Every year, Marmomac has the Italian Stone Theatre, normally in Hall 1 on the fairground, in 2021 in halls 11 and 12. It aims to give a floor to the excellence of the country’s natural stone sector by showing examples for innovation, creativity and technical know-how. This year, the overall topic was “Time in Stone“. Here: “Percorsi d’Arte“ (Ways of Art). We publish the fair’s press release:
The pressing and pervasive introduction of digital technology into all human activities is relentless despite the most ancient techniques and traditional materials, such as stone, which have been universally acknowledged up to now as examples of ancient skills. In nature, many endangered species respond with new vitality, developing new resistant strains and unexpected blossoming. Likewise, old materials and their traditional uses can reveal new characteristics that go beyond what could have been previously envisaged. As a result, thanks to digital immateriality, natural stone can reveal a surprisingly new aspect, once again fully reinstating itself in the contemporary world.
The “Percorsi d’Arte“ exhibition, curated by Raffaello Galiotto and now at its third edition, seeks to investigate the idea of using CNC machines in the artistic processing of stone.
“Progressioni“ by Jon Isherwood. Production: Garfagnana Innovazione. Material: marbles Nero Marquinia, Bianca Carrara.
Time is the indefinite continued progress of existence and an irreversible fluid succession from past, through to present and into the future. Progression is the process of developing or moving gradually towards a more advanced state. Fluidity is the dynamic state in which change and time exist. I will ask the question, how does the artist embrace the idea of progressing marble into an advanced state of expression? Is it possible to consider all of the methods and ways in which marble has traditionally been processed, then use new technologies and make the next contribution to this timeless exploration? Progression relies on fluidity; so I plan to embrace the marble’s capacity to visually identify the layering and compression from 200 million years ago and further explore the continuum of its fluid expression.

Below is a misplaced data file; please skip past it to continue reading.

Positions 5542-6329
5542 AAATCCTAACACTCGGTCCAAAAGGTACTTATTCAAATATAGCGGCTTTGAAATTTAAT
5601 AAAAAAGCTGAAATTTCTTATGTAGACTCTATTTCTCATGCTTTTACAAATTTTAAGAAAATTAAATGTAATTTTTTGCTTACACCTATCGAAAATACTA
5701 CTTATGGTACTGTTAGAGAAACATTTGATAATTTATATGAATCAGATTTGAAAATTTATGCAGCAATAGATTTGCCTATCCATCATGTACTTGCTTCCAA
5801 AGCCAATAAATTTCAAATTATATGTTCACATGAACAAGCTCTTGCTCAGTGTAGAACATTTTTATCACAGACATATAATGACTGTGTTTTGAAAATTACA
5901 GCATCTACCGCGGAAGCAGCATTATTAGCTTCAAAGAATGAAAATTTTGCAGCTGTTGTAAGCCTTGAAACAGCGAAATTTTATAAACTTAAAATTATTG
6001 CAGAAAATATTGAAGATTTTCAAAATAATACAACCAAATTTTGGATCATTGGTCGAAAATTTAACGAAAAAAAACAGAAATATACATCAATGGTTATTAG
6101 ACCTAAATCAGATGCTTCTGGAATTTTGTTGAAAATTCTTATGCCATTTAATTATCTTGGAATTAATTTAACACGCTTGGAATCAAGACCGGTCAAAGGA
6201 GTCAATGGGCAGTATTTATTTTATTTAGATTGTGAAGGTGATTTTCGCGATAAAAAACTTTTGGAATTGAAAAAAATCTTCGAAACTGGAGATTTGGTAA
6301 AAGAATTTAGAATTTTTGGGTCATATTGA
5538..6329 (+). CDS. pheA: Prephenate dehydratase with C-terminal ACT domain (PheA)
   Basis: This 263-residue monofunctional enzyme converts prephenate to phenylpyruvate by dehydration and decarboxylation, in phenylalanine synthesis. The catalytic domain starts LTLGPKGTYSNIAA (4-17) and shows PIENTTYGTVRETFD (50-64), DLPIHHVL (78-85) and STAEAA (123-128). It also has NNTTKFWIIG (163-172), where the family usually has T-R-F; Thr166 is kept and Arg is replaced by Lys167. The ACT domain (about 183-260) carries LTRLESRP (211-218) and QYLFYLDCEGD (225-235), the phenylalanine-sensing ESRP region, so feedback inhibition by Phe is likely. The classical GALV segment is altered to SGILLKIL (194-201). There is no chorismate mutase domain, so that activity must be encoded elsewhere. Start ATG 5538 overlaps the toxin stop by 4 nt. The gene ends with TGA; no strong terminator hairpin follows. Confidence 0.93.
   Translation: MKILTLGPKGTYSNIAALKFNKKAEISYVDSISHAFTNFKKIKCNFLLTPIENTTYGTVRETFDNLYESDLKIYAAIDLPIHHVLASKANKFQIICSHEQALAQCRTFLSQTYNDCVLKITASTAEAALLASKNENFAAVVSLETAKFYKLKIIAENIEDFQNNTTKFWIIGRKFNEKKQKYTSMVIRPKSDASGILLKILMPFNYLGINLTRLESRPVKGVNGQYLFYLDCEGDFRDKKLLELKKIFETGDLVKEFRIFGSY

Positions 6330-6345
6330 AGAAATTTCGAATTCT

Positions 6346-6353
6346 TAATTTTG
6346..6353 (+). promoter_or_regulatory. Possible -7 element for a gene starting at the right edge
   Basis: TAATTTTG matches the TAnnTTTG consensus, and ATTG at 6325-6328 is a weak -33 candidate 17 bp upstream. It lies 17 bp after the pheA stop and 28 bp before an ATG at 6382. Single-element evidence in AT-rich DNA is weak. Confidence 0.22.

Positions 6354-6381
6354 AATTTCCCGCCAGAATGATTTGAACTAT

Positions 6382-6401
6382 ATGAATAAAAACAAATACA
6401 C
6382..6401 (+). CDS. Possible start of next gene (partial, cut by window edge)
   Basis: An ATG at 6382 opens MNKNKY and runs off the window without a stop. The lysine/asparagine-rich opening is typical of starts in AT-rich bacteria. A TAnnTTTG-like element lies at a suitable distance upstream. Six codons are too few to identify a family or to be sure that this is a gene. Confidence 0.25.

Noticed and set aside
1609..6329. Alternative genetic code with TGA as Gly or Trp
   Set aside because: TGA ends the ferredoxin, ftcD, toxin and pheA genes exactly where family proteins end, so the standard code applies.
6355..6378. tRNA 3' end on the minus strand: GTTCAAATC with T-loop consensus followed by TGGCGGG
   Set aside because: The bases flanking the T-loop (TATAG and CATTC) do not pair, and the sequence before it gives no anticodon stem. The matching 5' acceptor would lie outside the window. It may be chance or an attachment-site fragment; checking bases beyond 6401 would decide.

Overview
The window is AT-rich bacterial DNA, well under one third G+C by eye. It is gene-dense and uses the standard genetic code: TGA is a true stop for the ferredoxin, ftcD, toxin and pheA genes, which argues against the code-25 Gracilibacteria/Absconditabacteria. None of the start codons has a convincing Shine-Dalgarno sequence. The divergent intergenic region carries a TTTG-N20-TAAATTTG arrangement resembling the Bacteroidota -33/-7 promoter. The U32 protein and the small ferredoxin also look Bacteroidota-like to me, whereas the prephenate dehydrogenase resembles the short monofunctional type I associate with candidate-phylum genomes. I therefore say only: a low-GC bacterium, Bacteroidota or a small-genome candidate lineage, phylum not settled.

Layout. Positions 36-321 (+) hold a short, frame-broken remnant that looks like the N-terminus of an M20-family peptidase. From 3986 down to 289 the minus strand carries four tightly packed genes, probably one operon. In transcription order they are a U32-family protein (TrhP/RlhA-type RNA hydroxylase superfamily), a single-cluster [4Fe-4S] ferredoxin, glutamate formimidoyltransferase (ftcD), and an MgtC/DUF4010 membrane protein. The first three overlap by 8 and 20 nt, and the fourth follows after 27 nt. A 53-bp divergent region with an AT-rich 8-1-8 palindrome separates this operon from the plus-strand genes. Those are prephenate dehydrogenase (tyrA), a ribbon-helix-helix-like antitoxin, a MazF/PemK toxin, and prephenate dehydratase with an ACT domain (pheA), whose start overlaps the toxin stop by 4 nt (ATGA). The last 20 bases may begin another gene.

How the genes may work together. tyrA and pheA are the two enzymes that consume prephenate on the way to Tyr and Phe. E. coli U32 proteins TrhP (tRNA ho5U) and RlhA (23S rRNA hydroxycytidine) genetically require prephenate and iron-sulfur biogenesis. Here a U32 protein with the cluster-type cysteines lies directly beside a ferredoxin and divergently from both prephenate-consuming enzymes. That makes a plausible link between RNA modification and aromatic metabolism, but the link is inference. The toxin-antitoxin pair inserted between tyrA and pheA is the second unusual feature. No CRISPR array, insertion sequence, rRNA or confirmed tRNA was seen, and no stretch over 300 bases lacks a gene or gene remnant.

“Stingray“ by Cynthia Sah. Production: Emmedue, DDX. Material: marble Arabescato di Corchia.
Attracted by the movement of a Stingray, a unique cartilaginous fish, I discovered that its origin dates back 300 million years, curiously enough to the same time as the formation of metamorphic marble. Such a coincidence is closely linked to the theme of the “Time in Stone” exhibition. Marble is a magnificent gift of nature and I’m aware that working it and touching it is a great privilege. My work is the outcome of collaboration with other talents, computer programmers and technicians, whose sensitivity has also contributed to the installation. I’d like the sculpture to stretch its wings and come out of the block that constrains it, and I want the same when I work with computer tools.
“Eggsail“ by Nicolas Bertoux. Production: Luana Marmi with La Fenice Marmi, Ronchini Massimo. Material: marble Cipollino Cremo.
The project (unfinished) starts with a simple shape, the egg, which represents the origin of life. The egg takes us through time from the dinosaur era to our hens, not forgetting Christopher Columbus! With his genius, man has succeeded in inventing many tools, machines and technologies while exploiting wind power, from ancient sailing boats to modern wind turbines. “Eggsail“ combines the shape of an egg with the undulating shape of a sail, representing the fusion of the most ancient forms of life with state-of-the-art technologies: from wind power to robotics.
Photos: Effezeta Group
(28.12.2021, USA: 12.28.2021)